Are there cycles in your life that you are aware of? Is there a distinct pattern that you can claim that in some way makes you distinctly who you are? Chances are some will say yes and some will say no. There are those who can tell you exactly what they look forward to and when and remember all the wonderful things that make certain times special. But there are also those who hardly remember and coast from season to season paying little attention to anything. Which one are you? Is your life of prayer this way too?
In this chapter, Robert Benson takes us on a journey through his yearly rhythm and tells us how special each time is to him and those he shares his life with. One such important time for him is planting Sweet Peas on St. Valentines day. Regardless of the weather, he has a tradition of planting sweet peas on that day and he does this because his grandmother told him that if he wants Sweet Peas in the Spring, he needs to plant them on St. Valentine’s Day, in Tennessee, anyway. What is significant about this for him is that it reminds him of how he longs for the new season of Spring at that particular time late in Winter. It calls him to attention of the cycles in his life and reminds him that there will be light and there will be dark, there will be good and there will be bad as life ebbs and flows.
This is true of a life of prayer as well. Benson says that, “In some ways it is a journey without a destination; we have already arrived all the time.” In prayer we will go through ups and downs and unless we are willing to live in the seasons we are in danger of letting the valuable lessons of grace pass us by. Sadly, most will just try to rush from season to season, whether in prayer or in life to try and cover as much ground as possible while paying as little attention as possible. “Progress“, says Benson, “is measured not by the amount of ground that is covered; it is measured by the amount of attention that is paid. We must pay attention to the seasons that surround us and we must live out the season in which we find ourselves.” What might this mean for our seasons as the People of God?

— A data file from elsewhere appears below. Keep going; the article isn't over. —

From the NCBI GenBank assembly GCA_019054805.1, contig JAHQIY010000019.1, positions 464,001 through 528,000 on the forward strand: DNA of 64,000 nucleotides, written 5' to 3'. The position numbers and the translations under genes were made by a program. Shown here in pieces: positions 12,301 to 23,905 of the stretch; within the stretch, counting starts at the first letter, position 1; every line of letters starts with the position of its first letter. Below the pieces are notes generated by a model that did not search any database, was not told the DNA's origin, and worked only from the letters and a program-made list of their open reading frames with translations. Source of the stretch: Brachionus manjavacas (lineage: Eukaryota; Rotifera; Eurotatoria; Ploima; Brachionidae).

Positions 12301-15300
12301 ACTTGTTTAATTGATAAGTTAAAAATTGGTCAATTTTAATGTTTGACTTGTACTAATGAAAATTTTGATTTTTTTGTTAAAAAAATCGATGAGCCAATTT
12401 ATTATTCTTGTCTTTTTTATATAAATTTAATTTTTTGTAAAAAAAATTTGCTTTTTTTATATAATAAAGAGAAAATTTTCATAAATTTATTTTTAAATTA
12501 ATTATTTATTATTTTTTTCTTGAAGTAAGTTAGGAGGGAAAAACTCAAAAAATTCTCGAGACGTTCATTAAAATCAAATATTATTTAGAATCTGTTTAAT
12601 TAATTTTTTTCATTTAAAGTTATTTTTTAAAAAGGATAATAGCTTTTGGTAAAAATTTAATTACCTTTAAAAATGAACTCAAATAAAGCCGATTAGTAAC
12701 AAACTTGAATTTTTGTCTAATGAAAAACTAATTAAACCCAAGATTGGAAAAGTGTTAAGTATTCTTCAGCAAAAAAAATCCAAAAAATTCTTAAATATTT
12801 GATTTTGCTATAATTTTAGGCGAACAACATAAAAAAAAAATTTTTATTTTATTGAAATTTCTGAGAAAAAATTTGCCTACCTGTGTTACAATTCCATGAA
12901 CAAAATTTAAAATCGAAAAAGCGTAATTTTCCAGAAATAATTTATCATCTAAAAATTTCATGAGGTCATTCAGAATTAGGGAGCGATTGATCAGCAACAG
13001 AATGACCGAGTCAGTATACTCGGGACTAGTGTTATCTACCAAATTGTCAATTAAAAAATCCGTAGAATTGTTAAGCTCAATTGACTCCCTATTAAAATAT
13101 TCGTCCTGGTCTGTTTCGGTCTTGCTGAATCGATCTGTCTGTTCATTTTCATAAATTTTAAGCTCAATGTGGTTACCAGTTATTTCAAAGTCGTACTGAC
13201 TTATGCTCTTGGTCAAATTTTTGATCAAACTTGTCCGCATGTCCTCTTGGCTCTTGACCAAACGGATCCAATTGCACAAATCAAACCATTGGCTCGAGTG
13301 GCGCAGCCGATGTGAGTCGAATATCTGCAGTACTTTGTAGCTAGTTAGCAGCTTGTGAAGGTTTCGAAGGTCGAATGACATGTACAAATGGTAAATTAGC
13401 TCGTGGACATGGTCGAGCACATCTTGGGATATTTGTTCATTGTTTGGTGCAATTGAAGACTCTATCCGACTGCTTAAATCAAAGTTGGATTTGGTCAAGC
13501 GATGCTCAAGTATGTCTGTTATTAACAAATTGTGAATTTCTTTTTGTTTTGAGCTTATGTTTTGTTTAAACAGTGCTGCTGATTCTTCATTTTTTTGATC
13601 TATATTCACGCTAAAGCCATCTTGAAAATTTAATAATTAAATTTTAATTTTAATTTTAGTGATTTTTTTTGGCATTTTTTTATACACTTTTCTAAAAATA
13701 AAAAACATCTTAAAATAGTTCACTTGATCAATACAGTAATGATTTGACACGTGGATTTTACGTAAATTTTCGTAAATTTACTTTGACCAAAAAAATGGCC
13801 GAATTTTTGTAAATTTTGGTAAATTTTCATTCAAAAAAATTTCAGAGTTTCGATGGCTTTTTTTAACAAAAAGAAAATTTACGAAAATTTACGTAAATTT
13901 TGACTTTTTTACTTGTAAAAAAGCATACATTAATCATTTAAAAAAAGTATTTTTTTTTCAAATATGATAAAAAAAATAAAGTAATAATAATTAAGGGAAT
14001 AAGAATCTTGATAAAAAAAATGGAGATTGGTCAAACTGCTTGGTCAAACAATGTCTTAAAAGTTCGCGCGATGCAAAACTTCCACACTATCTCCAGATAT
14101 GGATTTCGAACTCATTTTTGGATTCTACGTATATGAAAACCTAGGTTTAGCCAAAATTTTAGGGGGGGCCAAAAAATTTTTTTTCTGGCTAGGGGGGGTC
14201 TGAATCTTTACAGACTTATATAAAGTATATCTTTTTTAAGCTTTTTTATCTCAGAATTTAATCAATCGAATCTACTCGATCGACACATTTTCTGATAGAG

In the tradition of our faith the Liturgical Calendar has helped shape us as God’s people. The calendar marks out for us the seasons of Lent and Advent and Christmas and the Epiphany, and Pentecost among others. In the calendar there are times of waiting, darkness, joy, anticipation, and ascension that move us through the great story of our faith in a way that we can learn to remember. “The story that is told over and over and over by the liturgical calendar can open our hearts and minds and ears to our own story if we listen. It will teach us that there will be times for us when our prayer will be that of those who live in darkness and times when it will be that of those who live in the light.”
What makes the calendar so important to us is that it reminds us again and again of the new life around the corner. Whether we are stuck in prayer, in a bad spot in life, joyful or indifferent, as we remember with the Church the great story of old we learn with the saints that God is doing a new work in this world; in our lives, even if we cannot perceive it yet. To believe that there is new life after the dark and for us to live in the future hope of God’s promise for this world, we must pay attention to ensure we don’t lose sight. This is why for Benson, even in the snow, it makes sense to faithfully plant Sweet Peas on St. Valentine’s Day and wait for Spring.